Overall, we collected samples for 335 sites from 53 birds. From these samples, we generated 23,513,050 reads for 16S rRNA analysis of which 15,532,459 reads were used for analysis of OTUs (Fig. 1; Table 1; Supplemental Table 2). Read depth varied across samples, with the colon exhibiting the highest number of assigned reads (84,930 per sample) and the duodenum the lowest (9127 per sample). Across samples, we found that different body sites exhibited differences in community composition and complexity (Fig. 1; Tables 1 and 2; Supplemental Table 3). The colon and ceca samples had the greatest number of OTUs (51.5 and 52 per sample respectively), while the ileum, gizzard, and jejunum had the fewest (19.1, 20.4, and 21.1 per sample respectively). Unlike the jejunum and ileum, which tend to be dominated by members of Lactobacillaceae, duodenal samples contained additional members of the Staphylococcaeae family, together with unidentified members of the Clostridiales order absent from the jejunum or ileum. These additional taxa help drive the relative increase in diversity associated with the duodenum (Table 1; Supplemental Table 3).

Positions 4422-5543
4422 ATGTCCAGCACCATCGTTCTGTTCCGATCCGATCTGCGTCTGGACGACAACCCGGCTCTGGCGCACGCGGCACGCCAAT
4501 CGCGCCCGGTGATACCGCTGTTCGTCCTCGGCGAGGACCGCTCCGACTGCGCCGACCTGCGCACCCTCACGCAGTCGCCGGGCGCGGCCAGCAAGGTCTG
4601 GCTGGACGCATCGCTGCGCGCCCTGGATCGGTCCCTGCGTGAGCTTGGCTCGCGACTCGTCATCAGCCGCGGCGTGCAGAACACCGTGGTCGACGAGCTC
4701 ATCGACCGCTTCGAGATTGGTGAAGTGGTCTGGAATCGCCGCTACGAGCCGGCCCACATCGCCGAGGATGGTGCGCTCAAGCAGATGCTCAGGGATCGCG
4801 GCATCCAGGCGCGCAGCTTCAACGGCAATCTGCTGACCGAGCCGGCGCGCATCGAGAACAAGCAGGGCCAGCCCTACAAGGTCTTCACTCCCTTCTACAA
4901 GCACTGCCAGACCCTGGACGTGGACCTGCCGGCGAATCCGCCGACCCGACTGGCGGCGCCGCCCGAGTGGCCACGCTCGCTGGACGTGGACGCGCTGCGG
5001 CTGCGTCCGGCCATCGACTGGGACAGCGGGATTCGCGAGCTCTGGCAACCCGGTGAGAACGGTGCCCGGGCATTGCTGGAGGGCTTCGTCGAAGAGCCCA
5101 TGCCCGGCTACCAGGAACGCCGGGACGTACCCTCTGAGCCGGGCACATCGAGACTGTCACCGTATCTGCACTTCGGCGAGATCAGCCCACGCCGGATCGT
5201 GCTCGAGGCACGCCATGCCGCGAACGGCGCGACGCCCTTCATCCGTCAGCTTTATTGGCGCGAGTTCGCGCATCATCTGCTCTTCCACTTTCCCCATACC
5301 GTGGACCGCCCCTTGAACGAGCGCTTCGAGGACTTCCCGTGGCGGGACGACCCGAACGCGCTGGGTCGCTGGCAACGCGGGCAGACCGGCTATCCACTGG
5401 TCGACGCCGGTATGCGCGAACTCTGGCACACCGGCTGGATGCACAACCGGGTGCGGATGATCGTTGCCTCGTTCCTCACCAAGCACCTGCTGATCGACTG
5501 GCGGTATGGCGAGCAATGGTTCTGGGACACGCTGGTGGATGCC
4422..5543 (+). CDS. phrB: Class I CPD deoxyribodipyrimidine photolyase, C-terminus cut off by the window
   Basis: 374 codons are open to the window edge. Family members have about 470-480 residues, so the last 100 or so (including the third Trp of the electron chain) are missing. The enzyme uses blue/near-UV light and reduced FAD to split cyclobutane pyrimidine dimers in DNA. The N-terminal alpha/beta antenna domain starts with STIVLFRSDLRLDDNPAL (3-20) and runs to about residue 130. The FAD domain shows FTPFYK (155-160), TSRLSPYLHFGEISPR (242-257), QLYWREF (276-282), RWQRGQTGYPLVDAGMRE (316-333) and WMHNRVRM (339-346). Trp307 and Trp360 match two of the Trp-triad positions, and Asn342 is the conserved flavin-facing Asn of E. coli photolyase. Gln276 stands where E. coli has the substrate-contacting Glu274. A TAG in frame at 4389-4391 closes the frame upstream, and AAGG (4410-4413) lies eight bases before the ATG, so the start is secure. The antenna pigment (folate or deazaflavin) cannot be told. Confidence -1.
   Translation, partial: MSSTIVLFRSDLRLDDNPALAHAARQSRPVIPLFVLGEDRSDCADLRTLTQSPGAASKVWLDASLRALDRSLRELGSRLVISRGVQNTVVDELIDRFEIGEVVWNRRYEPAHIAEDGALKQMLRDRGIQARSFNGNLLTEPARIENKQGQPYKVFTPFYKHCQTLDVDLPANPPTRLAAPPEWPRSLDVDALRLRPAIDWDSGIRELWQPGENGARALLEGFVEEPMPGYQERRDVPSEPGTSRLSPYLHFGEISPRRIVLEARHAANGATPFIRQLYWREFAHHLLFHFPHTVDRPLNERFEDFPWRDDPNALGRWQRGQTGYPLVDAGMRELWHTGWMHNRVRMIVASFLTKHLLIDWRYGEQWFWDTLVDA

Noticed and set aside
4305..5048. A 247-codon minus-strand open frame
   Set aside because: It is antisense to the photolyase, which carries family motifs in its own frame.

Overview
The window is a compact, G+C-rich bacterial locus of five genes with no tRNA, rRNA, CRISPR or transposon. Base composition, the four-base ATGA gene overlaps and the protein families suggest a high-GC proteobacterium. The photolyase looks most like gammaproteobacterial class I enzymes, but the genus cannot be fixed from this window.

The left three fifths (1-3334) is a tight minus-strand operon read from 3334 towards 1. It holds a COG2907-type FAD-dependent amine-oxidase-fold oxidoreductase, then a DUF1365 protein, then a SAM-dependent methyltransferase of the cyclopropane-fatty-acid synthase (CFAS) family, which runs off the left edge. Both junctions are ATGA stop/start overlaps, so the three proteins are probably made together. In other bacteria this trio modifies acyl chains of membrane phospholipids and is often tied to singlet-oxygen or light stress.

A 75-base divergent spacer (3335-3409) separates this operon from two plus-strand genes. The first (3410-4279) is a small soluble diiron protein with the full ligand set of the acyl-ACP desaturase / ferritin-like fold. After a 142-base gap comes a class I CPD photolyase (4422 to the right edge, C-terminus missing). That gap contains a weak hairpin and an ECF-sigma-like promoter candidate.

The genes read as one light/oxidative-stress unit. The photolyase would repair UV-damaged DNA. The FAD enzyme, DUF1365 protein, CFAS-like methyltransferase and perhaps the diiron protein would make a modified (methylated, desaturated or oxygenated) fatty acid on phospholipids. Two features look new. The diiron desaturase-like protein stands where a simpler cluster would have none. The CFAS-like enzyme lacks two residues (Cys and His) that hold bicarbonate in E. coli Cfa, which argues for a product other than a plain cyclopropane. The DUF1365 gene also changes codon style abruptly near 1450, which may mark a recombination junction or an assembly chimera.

Table 1 Overview of rRNA sequencing — average number of reads and OTUs generated for each site
Table 2 Influence of diet, AGPs, and combined treatment (“interaction” column) on microbiome structure as measured by PERMANOVA using weighted UniFrac distances

As the GI tract transitions to a more anaerobic environment, we observed the replacement of Lactobacillaceae with Clostridiales as the dominant family in the ceca and colon. Indeed, in general, the taxonomic profiles of the ceca and colon were distinct from other sites, featuring obligate anaerobes from the Clostridia order (e.g., Ruminococcaceae and Lachnospiraceae), as well as many OTUs that could only be classified at the level of phylum (Firmicutes), class (Clostridia), or order (Clostridiales), resulting in the significant increase in diversity observed in these two sites (Supplemental Table 3). Linking the upper and lower GI, we found the ileum featured a distinctively high relative abundance of Erysipelotrichaceae particularly for birds fed a corn diet and sampled at days 24 and 40. Also noteworthy was a relatively high proportion of reads from day 10 samples obtained from the ceca and colon, mapping to Enterobacteriaceae, which decreases with the later timepoints (and almost absent in the birds fed the corn-based diets). Overall, these results are consistent with previous studies that suggest that GI site, diet, and age have a major impact on microbiome structure [16, 19, 25,26,27, 39, 40].

Site of sampling and host age have greater impact on microbiome structure than diet and AGPs